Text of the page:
BioPharma, Pharma

SEC cracks down on fake biotech analyst posts

It seems the biopharma industry isn’t immune to the perils of “fake news.” On Monday, the SEC publicized charges against 27 individuals and entities for alleged stock-promotion schemes on popular investor websites.

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It seems the biopharma industry isn’t immune to the perils of “fake news.”

On Monday, the Securities and Exchange Commission (SEC) revealed charges against 27 individuals and entities behind alleged stock-promotion schemes.

According to the statement, certain executives hired third-party communications groups to post bullish articles about their companies, encouraging an artificial boost in market value. Not only did the authors not disclose they were working for the companies in question, in 250 articles the SEC asserts that they deliberately misled readers by stating they had no affiliation.

The blacklist includes three public companies; ImmunoCellular Therapeutics (IMUC), CytRx Corporation, and Galena Biopharma. Two former CEOs, Manish Singh of IMUC and Michael Ahn of Galena, were also directly charged, alongside seven stock communications firms and 15 of their employees/writers.

“Deception takes many forms,” said Melissa Hodgman, associate director of the SEC’s Division of Enforcement, in the SEC statement. “Our markets cannot operate fairly when there are deliberate efforts to reach prospective investors with positive articles about a stock while hiding that the companies paid for those articles.”

Headquartered in Calabasas, California, ImmunoCellular Therapeutics and Singh were both charged for their market ruse. In an enforcement letter, the SEC alleges that between September 2011 and August 2012 (when Singh retired), the company paid more than $230,000 to a communications firm called Lidingo Holdings.

“Lidingo, in turn, paid writers to publish articles describing IMUC securities on investment websites and In addition, Lidingo paid writers to ghost-write articles about IMUC that Lidingo then published on Seeking Alpha’s website under Lidingo-selected pseudonyms. None of the over 50 articles disclosed the writers’ or Lidingo’s compensation from IMUC or otherwise suggested that the articles were part of a paid promotion.”

IMUC went on to win a $19.9 million grant from the California Institute for Regenerative Medicine in 2015. As of Monday, when the charges were publicized, the company had a market capitalization of just over $9 million.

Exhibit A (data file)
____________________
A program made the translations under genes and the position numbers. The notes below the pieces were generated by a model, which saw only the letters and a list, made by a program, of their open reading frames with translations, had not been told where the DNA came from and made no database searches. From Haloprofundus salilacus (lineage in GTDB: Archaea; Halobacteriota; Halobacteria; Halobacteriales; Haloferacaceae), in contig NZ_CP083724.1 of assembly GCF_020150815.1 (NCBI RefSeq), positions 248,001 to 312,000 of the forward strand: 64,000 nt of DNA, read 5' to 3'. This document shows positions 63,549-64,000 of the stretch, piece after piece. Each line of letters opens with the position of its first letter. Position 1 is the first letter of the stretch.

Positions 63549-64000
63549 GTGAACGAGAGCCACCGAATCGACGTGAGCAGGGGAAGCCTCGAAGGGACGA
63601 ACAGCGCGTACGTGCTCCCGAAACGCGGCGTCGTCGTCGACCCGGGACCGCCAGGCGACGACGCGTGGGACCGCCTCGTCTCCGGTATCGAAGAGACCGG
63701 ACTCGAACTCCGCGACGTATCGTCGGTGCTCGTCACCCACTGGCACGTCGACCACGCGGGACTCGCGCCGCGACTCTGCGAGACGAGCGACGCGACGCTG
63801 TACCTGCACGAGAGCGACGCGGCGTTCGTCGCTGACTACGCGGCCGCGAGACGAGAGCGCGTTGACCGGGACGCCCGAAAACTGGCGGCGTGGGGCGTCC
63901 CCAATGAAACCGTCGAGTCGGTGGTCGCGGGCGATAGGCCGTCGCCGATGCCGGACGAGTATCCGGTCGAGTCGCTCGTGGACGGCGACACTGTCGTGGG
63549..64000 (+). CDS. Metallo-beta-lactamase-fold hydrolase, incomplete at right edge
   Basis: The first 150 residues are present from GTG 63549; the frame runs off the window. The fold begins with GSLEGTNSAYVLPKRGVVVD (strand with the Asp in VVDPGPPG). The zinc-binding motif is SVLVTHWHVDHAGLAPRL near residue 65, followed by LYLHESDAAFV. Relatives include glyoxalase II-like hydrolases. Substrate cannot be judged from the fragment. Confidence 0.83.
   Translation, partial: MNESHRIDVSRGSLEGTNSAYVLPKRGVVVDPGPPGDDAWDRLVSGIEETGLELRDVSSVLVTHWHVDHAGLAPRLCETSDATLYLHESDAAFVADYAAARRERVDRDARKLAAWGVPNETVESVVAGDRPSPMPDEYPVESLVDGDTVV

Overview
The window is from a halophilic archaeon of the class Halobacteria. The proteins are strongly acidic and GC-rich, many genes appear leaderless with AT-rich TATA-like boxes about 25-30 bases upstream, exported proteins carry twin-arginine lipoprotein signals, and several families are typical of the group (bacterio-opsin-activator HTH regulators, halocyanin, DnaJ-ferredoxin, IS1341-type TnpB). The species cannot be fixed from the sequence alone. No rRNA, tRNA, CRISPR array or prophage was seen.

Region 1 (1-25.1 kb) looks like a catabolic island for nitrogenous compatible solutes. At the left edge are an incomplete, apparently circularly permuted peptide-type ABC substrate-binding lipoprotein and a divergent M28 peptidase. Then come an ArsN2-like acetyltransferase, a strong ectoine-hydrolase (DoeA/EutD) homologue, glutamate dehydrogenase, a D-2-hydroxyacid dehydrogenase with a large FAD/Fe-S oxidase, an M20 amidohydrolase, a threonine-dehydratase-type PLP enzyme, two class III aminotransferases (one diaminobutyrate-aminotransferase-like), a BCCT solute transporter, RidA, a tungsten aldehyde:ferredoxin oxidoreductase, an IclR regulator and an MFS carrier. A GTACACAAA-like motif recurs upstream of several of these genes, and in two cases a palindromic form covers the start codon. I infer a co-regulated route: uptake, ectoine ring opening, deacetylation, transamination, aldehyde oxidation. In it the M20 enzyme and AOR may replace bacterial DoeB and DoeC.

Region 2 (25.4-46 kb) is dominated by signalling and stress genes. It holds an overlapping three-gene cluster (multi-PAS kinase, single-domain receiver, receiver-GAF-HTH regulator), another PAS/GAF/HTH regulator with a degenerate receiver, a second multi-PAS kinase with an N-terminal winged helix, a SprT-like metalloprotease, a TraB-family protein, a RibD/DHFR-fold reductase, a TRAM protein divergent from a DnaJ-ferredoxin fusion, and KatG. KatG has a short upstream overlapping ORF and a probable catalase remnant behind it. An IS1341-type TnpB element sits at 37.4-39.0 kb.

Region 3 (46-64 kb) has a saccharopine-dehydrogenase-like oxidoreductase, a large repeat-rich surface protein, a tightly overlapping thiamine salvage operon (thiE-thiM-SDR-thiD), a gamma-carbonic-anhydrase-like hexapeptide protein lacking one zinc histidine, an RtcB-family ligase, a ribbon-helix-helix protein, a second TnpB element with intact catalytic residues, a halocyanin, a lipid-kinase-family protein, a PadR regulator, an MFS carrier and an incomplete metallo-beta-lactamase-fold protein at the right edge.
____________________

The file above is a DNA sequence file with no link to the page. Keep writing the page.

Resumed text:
Another cease-and-desist went to Los Angeles, California-based CytRx Corporation. According to the SEC letter, CytRx was approached in 2013 by Michael McCarthy, owner of the DreamTeam Group and a number of other entities. CytRx signed on for social media, marketing, and branding services several months later.

By December, the oncology company was considering an IPO. The SEC charges that CytRx emailed DreamTeam towards the end of the month stating: “We need one to two articles that are bullish on seeking alpha by 12/31. In addition we need a huge blitz in January 2014…”

The third public company accused of market manipulation is Galena BioPharma, based in Portland, Oregon. It seems the SEC already had this one’s address. As The Street’s Adam Feuerstein reported in 2014, the NASDAQ-listed company has already had several strikes. One of the investor websites, Seeking Alpha, took direct action in 2013, removing five articles written by the same author using various pseudonyms.

The SEC’s allegations span from January 2012 to February 2014, overlapping with the Seeking Alpha controversy. During that time, Galena published over 100 publications, according to the enforcement letter, which all claimed to be independent and objective. They were, in fact, advertisements for the company crafted by Lidingo Holdings and the DreamTeam Group at the request of then-CEO Mark Ahn.

“On over forty occasions, the writers affirmatively misrepresented that they were not receiving payment for their articles other than from the website on which their articles appeared,” the letter states. “…As a consequence of this conduct, Galena and Ahn violated the anti-fraud provisions of the federal securities laws, caused violations of the antitouting provisions, and engaged in improper “gun-jumping.”

With stock options included, Galena paid Lidingo a total of at least $460,000 in monthly fees and a $20,000 bonus. DreamTeam received a further $50,000 for its services.

The SEC’s Office of Investor Education and Advocacy released an “Investor Alert” on the same day, underscoring the need for analysts to not take investor articles at face value — even when they claim to be objective. Among its recommendations, a note to be particularly cautious when dealing with micro or nanocap companies.

“Microcap stocks, some of which are penny stocks and/or nanocap stocks, may be particularly susceptible to stock promotion schemes and other forms of market manipulation.”

Of those charged, 17 have agreed to forfeit profits or pay penalties ranging from approximately $2,200 to nearly $3 million, based on frequency and severity of their actions. Litigation is ongoing against the 10 others.

Disclosure: I/we have no positions in any stocks mentioned, and no plans to initiate any positions within the next 72 hours. For real.

Photo: crazydiva, Getty Images